The last twenty-four hours have witnessed a carnival of brutality. From cabin to forecastle it seems to have broken out like a contagion. I scarcely know where to begin. Wolf Larsen was really the cause of it. The relations among the men, strained and made tense by feuds, quarrels, and grudges, were in a state of unstable equilibrium, and evil passions flared up in flame like prairie-grass.
Thomas Mugridge is a sneak, a spy, an informer. He has been attempting to curry favor and reinstate himself in the good graces of the captain by carrying tales of the men forward. He it was, I know, that carried some of Johnson's hasty talk to Wolf Larsen. Johnson, it seems, bought a suit of oilskins from the slop-chest and found them to be of greatly inferior quality. Nor was he slow in advertising the fact. The slop-chest is a sort of miniature dry-goods store which is carried by all sealing schooners and which is stocked with articles peculiar to the needs of the sailors. Whatever a sailor purchases is taken from his subsequent earnings on the sealing grounds; for, as it is with the hunters so it is with the boat-pullers and steerers -- in the place of wages they receive a "lay," a rate of so much per skin for every skin captured in their particular boat.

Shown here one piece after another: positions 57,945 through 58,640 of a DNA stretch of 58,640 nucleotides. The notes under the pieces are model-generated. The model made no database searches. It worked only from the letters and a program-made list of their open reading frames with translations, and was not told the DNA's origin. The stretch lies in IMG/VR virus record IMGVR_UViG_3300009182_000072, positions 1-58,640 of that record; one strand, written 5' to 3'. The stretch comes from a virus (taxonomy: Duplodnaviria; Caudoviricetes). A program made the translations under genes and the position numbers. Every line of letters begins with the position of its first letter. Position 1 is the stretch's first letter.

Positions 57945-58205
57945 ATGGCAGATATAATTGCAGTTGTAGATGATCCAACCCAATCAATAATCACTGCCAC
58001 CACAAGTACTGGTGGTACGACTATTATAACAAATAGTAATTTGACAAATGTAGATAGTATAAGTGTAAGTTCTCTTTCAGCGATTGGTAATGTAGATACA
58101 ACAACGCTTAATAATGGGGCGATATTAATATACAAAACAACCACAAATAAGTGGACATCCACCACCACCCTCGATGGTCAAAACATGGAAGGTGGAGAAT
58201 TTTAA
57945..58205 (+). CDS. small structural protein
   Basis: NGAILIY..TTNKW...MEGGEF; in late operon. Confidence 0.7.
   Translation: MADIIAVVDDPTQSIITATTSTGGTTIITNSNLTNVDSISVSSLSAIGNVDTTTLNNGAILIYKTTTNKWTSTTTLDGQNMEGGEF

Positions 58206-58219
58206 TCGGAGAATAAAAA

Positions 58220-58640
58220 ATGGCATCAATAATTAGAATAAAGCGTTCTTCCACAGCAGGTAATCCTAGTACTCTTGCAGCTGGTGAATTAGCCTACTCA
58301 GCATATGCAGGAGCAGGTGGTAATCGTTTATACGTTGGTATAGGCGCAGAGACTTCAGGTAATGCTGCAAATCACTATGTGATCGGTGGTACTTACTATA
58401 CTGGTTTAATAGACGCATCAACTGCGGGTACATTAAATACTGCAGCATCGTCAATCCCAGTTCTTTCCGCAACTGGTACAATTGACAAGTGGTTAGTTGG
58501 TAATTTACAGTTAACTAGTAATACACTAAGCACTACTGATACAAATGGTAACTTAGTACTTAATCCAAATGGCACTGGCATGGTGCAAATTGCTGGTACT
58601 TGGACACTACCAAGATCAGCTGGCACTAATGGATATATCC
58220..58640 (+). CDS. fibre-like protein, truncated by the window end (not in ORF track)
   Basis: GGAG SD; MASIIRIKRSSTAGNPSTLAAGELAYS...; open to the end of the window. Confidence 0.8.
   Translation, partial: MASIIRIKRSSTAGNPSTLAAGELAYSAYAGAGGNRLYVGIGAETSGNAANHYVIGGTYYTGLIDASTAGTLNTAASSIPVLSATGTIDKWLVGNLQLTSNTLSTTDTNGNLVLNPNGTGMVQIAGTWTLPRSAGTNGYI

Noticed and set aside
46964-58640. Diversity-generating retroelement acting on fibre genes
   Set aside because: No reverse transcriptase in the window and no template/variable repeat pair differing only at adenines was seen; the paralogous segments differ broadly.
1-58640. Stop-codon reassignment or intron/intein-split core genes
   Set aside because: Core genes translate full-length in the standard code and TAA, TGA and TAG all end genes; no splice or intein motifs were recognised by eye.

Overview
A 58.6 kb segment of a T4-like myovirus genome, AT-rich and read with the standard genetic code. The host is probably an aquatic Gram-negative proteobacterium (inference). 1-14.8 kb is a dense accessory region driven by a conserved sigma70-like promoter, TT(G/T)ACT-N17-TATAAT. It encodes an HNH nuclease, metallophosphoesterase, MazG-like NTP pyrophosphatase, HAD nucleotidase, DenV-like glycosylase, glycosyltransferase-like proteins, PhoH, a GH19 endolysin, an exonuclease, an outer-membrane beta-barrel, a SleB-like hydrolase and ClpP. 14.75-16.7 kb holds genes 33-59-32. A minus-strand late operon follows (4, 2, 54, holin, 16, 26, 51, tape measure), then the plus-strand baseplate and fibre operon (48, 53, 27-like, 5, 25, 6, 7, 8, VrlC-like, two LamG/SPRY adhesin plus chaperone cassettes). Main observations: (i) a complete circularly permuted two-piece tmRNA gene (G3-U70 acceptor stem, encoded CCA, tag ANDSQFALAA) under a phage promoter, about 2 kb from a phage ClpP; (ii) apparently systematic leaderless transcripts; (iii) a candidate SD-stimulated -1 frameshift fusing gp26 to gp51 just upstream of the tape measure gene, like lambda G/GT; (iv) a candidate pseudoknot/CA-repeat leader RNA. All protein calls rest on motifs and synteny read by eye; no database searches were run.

But of Johnson's grumbling at the slop-chest I knew nothing, so that what I witnessed came with the shock of sudden surprise. I had just finished sweeping the cabin, and had been inveigled by Wolf Larsen into a discussion